Tuesday, March 15, 2011

Come Together

by Shelly Blake-Plock

Wine AND Cheese. Laurel AND Hardy. Mick AND Keef. Lennon AND McCartney.

The best things in life compliment one another.

And so it should be with Analog AND Digital.

The new paradigm shouldn't be about exclusion. It should be about dynamics. We don't exclude Paper because we include Digital. Rather, we strive to exclude the static modes of thinking often represented by paper -- but also easily represented by poorly-used digital.

The new paradigm shouldn't be about closing down schools and taking learning exclusively online. A computer screen will never replace a football field. A smartphone will never replace a theater. A Skype chat will never replace a high-five.

But neither will arguments berating tech alter the fact that digital tech is the context of the present and that we owe it to our kids to educate them in the world in which they find themselves living and not in the world some of us may wish still existed.

And so we look to augment one with the other to the exclusion of neither. We seek to bring the speed and democratizing openness of the digital to the solidity of the analog and bring the warmth and experience of the analog to the cool intelligence of the digital.

Schools themselves are changing and they will continue to change. So let's use what we've got -- both analog and digital -- to the full benefit they both offer. We don't need a classroom in which to learn poetry. A tree and some shade will do. In winter, we can take inspiration from the museum school model and take the kids directly into the experience. In the meantime, use all that space in the old classrooms to do what those types of building do well: let them be labs, let them be community spaces. Turn your rooms into STEM innovation centers. Let the science loose. Let the math live and let it get messy. Use your on-site tech and know-how to train, empower, and embolden the children AND adults in your community.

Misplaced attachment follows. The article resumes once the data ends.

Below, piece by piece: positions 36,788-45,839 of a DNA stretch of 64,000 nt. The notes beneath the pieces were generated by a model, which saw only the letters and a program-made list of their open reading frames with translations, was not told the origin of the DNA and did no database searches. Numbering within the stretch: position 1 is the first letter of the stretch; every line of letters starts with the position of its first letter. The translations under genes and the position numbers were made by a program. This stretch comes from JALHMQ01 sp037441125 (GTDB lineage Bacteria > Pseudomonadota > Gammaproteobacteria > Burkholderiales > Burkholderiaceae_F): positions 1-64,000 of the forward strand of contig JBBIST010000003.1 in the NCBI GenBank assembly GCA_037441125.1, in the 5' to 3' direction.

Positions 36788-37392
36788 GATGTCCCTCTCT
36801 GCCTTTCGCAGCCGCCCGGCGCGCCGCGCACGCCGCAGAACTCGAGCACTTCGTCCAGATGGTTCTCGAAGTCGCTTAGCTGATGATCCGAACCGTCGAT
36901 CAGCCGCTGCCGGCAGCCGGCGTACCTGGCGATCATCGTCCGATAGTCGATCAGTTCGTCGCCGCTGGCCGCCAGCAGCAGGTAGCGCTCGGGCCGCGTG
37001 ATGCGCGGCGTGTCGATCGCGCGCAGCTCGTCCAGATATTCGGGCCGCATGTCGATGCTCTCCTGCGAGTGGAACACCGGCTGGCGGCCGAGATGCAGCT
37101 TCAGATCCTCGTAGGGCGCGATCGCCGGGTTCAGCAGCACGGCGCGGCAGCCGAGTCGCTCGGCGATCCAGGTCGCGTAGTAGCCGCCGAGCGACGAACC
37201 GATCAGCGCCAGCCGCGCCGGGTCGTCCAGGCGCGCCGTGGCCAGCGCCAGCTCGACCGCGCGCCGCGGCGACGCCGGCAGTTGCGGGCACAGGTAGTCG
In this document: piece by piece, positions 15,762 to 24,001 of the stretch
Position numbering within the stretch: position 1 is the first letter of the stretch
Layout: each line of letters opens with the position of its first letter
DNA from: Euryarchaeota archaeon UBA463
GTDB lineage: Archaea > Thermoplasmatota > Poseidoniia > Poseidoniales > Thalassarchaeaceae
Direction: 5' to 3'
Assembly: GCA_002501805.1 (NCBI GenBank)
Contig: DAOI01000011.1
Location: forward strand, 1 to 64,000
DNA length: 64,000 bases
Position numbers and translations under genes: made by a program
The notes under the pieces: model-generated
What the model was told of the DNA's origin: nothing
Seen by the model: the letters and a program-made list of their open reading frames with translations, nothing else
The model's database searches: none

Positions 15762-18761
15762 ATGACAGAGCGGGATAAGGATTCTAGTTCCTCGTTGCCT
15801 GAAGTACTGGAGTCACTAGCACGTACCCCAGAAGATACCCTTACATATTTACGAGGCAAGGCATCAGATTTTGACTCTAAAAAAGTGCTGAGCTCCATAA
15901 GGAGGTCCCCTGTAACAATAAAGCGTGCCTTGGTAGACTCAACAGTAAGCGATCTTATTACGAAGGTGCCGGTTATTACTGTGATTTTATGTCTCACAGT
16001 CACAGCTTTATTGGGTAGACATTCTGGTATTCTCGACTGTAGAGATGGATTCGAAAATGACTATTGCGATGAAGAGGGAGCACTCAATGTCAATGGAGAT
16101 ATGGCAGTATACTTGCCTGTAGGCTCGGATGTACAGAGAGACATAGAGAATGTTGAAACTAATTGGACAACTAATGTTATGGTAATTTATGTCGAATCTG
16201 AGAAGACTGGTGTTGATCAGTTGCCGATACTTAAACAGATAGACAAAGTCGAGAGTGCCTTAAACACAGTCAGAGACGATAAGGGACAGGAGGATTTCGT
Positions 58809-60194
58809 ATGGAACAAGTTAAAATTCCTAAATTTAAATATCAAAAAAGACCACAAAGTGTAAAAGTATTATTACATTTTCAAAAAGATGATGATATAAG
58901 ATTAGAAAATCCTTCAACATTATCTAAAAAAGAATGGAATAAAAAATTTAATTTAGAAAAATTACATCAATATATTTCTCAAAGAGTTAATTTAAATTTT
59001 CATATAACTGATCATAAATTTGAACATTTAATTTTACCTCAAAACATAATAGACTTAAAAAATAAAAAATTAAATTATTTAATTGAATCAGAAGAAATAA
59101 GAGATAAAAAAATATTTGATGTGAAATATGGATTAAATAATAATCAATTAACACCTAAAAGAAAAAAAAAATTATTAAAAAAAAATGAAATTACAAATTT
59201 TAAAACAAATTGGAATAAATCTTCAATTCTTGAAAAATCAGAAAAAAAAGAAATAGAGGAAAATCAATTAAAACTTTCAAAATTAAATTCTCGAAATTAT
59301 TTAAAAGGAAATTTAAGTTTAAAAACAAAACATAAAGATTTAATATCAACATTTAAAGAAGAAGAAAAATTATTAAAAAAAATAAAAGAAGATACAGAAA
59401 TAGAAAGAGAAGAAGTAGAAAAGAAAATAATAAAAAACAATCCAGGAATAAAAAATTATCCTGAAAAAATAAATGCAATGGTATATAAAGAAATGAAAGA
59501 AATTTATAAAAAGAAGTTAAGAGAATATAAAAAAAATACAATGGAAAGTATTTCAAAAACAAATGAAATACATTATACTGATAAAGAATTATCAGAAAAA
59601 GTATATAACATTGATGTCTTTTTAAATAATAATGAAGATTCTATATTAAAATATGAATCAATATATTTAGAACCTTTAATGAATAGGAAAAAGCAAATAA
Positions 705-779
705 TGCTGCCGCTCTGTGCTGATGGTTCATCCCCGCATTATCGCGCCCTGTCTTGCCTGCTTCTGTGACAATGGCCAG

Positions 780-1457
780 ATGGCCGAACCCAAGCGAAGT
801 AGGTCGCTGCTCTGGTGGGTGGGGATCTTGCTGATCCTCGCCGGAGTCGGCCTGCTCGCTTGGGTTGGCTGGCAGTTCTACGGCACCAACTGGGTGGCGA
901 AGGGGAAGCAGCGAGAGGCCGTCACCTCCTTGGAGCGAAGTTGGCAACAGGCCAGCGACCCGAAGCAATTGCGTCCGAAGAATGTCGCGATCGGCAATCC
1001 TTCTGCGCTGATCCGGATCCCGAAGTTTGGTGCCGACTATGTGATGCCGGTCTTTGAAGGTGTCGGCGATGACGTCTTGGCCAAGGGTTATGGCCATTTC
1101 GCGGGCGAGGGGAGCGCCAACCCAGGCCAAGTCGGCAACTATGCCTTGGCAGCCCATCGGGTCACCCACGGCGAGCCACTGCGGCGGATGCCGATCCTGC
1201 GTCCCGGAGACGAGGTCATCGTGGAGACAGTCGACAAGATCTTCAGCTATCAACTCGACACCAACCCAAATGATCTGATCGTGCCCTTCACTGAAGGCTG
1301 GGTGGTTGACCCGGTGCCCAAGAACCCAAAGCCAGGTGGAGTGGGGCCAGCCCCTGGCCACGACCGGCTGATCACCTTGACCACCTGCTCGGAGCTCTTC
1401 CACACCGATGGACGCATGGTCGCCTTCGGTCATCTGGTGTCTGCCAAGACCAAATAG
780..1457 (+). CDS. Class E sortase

While we're at it, create those partnerships with museums, historical societies, libraries, state parks, local farms, and public institutions. Spend Mon, Wed, Fri in the lab and Tues and Thurs taking in Van Goghs, or farm animals, or new friendships and alliances through community outreach.

Teach English by reading about whatever it is that you are doing. Make art on the move and in the field. Learn history by learning how to talk to strangers; make new friends who are not like you, and listen to perspectives different than your own.

Keep those smartphones handy all the while.

Turn lab time into bring-a-scientist-to-school time. Turn math into a worldwide problem solving mission. Pull out that smartphone and turn a stroll through the art gallery into an augmented trip through history.

Try things out. See what happens.

Bring the Analog and the Digital together. The life of the heart and the life of the mind. The mathematician and the poet.

Enough with the idea that one thing excludes another. The only thing worth excluding is fear. Fear, ignorance, and banality.

Write that out on a Post-It and stick it to your monitor.